[Numpy-discussion] Deprecate chararray [was [SciPy-dev] Plea for help]
Thu Aug 20 11:27:45 CDT 2009
--- On Thu, 8/20/09, Christopher Hanley <firstname.lastname@example.org> wrote:
> I'd like to respectfully request that we move any
> discussion of what
> to do with the numpy.char module to the numpy list.
> I'm a little concerned about some of the assumptions that
> are being
> made about the number of users of the module. I would
> also like to
> better understand the reasons for wanting to dump it.
I think Ralf did a pretty good job of synopsizing the reasons for deprecation, but since we're moving the thread, I'll reprint them here:
0) "it gets very little use" (an assumption you presumably dispute);
1) "is pretty much undocumented" (less true than a week ago, but still true for several of the attributes, with another handful or so falling into the category of "poorly documented");
2) "probably more buggy than most other parts of NumPy" ("probably" being a euphemism, IMO);
3) "there is not a really good use-case for it" (a conjecture, but one that has yet to be challenged by counter-example);
4) it's not the first time its presence in NumPy has been questioned ("as Stefan pointed out when asking this same question last year")
5) NumPy already has a (perhaps superior) alternative ("object arrays would do nicely if one needs this functionality");
to which I'll add:
6) it is, on its face, "counter to the spirit" of NumPy.
So far, IIRC, the only reason in favor of its continued inclusion is inertia.
> Let me be
> clear. I'm not opposed to change. However
> breaking other people's
> code just for the sake of change seems like a poor reason
So, I don't think we're proposing this "just for the sake of change"
> and a mean
> thing to do to our customers.
Apologies, but it is not proposed maliciously.
The only other things I would add by way of "review" from the scipy-dev thread:
a compromise proposal (made by Ralf):
"Put clearly in the docs that this module exists for backwards compatibility reasons, and is not recommended for new development"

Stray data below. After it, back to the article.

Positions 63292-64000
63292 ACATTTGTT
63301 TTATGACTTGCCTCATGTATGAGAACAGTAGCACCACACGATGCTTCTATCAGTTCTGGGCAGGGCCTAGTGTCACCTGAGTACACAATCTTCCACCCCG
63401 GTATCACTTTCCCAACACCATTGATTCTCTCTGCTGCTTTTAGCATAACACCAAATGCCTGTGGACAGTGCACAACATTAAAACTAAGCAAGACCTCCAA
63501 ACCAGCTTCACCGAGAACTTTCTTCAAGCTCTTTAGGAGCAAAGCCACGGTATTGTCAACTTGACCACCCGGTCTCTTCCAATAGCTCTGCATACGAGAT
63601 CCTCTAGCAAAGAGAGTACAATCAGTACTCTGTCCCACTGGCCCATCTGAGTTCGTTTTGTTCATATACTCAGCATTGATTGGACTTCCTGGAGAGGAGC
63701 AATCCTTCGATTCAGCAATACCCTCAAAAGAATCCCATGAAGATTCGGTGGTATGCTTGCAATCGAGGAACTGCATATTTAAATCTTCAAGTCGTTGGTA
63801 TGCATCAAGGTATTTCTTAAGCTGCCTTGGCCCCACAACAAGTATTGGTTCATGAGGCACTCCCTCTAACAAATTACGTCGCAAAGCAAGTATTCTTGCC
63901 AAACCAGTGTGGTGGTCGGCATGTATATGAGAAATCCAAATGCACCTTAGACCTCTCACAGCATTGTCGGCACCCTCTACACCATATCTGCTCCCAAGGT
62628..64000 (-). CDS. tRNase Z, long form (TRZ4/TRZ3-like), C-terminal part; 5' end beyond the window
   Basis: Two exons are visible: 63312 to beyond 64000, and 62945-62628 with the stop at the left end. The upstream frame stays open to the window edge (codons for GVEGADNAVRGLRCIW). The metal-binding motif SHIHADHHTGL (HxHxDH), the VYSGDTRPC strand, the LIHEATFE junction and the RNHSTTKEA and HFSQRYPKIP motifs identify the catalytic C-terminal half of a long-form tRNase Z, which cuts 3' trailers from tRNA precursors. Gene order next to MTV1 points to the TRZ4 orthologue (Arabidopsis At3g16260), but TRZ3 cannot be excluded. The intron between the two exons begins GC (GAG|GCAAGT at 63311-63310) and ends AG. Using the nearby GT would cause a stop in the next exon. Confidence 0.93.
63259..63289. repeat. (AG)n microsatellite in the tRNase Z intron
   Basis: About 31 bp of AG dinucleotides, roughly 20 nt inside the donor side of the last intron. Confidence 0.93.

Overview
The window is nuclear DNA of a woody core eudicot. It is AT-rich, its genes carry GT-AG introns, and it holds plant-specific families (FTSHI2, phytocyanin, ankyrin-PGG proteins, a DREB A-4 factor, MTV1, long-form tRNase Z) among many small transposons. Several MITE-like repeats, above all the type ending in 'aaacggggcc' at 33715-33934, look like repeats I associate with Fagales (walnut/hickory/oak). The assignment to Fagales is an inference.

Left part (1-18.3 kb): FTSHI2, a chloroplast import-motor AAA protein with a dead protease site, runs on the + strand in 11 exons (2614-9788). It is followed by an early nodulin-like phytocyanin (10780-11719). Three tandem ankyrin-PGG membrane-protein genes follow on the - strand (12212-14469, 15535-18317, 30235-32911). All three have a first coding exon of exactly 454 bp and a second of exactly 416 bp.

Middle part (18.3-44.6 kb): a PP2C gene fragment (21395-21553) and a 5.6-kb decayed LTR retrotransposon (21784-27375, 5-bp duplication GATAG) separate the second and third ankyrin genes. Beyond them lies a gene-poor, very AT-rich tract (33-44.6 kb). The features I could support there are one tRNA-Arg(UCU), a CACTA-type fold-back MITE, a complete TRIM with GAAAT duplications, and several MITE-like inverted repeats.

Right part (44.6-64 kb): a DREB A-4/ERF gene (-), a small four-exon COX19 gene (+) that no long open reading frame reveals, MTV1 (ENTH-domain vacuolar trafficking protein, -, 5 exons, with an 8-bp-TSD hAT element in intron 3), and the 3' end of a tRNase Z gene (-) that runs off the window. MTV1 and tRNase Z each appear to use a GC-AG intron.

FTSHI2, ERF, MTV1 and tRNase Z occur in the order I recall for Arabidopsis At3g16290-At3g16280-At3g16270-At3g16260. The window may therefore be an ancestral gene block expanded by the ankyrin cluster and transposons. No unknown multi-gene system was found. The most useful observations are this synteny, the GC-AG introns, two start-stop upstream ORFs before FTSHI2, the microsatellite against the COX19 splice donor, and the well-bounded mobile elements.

and a clarification of deprecation process (provided by Robert):
"[asked by the present author] How has deprecation in Numpy worked in the past - by dictum, vote, or consensus?
[Robert's answer] Consensus or dictum without major objection. Voting is pointless except to inform one of those."
Thanks for your time and consideration.
> Thank you for your time and help,
> Christopher Hanley
> Senior Systems Software Engineer
> Space Telescope Science Institute
> 3700 San Martin Drive
> Baltimore MD, 21218
> (410) 338-4338
> On Aug 20, 2009, at 1:35 AM, Robert Kern wrote:
> > On Wed, Aug 19, 2009 at 20:03, David
> > Goldsmith<email@example.com>
> >> I'm going to take it a step further: "breakage" is
> always the
> >> deterrent to change, and yet "change we must"
> (i.e., "adapt or
> >> die"). It's certainly not without precedent
> - even within Numpy, I
> >> believe - for things (though perhaps not whole
> namespaces) to be
> >> deemed "to-be-deprecated," have a warning to this
> >> established in one x.[even #].0 release, and then
> be removed by the
> >> x.[even # + 2 or + 4].0 release. How has
> deprecation in Numpy
> >> worked in the past - by dictum, vote, or
> > Consensus or dictum without major objection. Voting is
> > except to inform one of those.
> > --
> > Robert Kern
> > "I have come to believe that the whole world is an
> enigma, a harmless
> > enigma that is made terrible by our own mad attempt to
> interpret it as
> > though it had an underlying truth."
> > -- Umberto Eco
> > _______________________________________________
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